Fine sea chart from Mannevillette's Le Neptune Oriental, first published in 1775.
Important early sea chart showing the coastlines of India, Ceylan, Thailand, Malaysia, Sumatra, Cambodia and Vietnam.
Jean Baptiste Nicolas Denis D'Apres de Mannevillette (1707-1780) was born in Le Havre to a nautical family. Mannevillette would go on to have a long and distinguished career as a navigator and one of the first French hydrographers. After studying mathematics in Paris, he gained early seafaring experience to the Caribbean at the age of 19.
He spent the majority of his career as a naval officer in Asia, where he assembled a collection of material for a projected hydrographic atlas which, with the support of the Academie des Sciences, was published in Paris in 1745 under the title Le Neptune Oriental. Thereafter, Mannevillete spent nearly thirty years, often with the assistance of his friend, Alexander Dalrymple, the English hydrographer, in the preparation of a revised and enlarged edition which eventually was issued in 1775.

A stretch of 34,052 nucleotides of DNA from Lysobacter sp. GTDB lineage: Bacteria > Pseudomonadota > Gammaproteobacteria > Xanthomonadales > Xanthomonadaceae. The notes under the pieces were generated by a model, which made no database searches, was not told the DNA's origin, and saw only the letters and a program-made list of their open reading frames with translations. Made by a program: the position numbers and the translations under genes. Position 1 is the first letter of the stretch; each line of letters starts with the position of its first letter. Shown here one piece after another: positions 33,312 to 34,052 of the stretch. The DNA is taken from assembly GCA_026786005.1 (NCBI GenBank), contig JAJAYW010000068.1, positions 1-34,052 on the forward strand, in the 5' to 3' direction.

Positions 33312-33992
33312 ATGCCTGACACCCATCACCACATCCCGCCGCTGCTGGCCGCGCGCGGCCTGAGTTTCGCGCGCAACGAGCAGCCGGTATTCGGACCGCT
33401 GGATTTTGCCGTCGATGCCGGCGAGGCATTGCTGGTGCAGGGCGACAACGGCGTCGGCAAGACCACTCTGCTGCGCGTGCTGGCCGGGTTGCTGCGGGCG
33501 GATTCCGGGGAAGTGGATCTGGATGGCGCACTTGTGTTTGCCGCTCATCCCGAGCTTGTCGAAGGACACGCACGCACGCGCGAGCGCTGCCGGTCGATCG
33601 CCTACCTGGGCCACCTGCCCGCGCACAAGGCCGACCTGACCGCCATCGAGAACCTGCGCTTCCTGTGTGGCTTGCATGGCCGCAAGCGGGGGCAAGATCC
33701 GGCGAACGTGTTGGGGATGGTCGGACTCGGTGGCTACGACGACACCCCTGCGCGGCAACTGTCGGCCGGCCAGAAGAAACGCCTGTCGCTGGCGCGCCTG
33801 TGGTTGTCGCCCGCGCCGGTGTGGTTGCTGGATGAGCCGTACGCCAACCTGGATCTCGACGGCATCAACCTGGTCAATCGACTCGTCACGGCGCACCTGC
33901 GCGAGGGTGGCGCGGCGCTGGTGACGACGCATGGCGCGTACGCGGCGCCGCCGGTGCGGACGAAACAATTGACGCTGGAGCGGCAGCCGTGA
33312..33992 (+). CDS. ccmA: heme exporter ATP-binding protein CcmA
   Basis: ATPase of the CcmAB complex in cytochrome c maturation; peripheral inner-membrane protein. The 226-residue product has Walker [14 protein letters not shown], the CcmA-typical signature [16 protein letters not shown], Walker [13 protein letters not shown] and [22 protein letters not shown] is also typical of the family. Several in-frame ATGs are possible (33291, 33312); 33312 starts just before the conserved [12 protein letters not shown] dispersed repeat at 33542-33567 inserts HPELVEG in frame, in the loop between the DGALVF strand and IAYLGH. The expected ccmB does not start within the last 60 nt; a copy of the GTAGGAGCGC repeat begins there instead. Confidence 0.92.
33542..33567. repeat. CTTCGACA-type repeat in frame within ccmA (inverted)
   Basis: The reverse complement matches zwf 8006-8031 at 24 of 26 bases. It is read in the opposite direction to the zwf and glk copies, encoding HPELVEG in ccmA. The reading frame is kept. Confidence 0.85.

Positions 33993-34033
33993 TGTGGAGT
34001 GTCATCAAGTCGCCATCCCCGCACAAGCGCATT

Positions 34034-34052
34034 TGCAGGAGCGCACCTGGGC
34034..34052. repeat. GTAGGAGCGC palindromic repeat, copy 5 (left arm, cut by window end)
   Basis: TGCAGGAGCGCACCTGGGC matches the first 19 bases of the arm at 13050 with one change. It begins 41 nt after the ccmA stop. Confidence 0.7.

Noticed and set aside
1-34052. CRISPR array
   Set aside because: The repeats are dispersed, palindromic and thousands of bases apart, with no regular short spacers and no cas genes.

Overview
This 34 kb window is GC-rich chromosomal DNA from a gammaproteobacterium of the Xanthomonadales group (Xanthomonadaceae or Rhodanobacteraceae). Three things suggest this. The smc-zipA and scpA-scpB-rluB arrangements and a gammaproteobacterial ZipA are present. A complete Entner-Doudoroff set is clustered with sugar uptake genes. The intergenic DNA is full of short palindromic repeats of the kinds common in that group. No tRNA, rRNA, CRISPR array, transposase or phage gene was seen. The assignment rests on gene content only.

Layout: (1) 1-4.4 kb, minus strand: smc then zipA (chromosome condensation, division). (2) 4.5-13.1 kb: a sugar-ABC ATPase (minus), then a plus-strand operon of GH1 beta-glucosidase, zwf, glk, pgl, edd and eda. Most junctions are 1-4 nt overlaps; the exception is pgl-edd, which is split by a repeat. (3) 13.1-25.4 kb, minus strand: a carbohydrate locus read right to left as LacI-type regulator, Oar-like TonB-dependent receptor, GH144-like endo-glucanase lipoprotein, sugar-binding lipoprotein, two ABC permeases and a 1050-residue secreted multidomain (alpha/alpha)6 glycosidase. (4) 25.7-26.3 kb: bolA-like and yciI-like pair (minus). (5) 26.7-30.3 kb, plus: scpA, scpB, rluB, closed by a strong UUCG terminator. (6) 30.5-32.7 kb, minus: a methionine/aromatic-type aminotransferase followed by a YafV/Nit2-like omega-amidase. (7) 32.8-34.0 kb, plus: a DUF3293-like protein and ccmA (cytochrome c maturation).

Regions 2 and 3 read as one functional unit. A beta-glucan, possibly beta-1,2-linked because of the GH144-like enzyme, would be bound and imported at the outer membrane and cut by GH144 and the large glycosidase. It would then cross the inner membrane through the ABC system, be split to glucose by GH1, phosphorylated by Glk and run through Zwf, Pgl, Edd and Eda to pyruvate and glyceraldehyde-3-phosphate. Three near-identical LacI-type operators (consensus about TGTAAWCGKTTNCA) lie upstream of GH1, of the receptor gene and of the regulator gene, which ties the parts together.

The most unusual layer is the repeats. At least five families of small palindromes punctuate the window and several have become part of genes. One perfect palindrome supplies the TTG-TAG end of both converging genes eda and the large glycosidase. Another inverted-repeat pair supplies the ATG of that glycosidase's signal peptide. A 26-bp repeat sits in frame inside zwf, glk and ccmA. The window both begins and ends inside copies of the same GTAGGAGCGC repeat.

Jean-Baptiste-Nicolas-Denis d'Après de Mannevillette (1707–1780) was a French sailor and hydrographer.
D'Après de Mannevillette was a captain for the Compagnie des Indes, and in this position, he charted the coasts of the East Indies and China. He published the Neptune Oriental for the first time in 1745. It was a major cartographical achievement and a practical resource for navigators sailing to the Indian Ocean and Asia. The 1775 edition encompassed the majority of the known world.
D'Après de Mannevillette's access to up-to-date sources of information – such as explorer´s narratives - and his eagerness to constantly update the cartography of his maps, enabled him to produce some of the most accurate charts of the 18th century.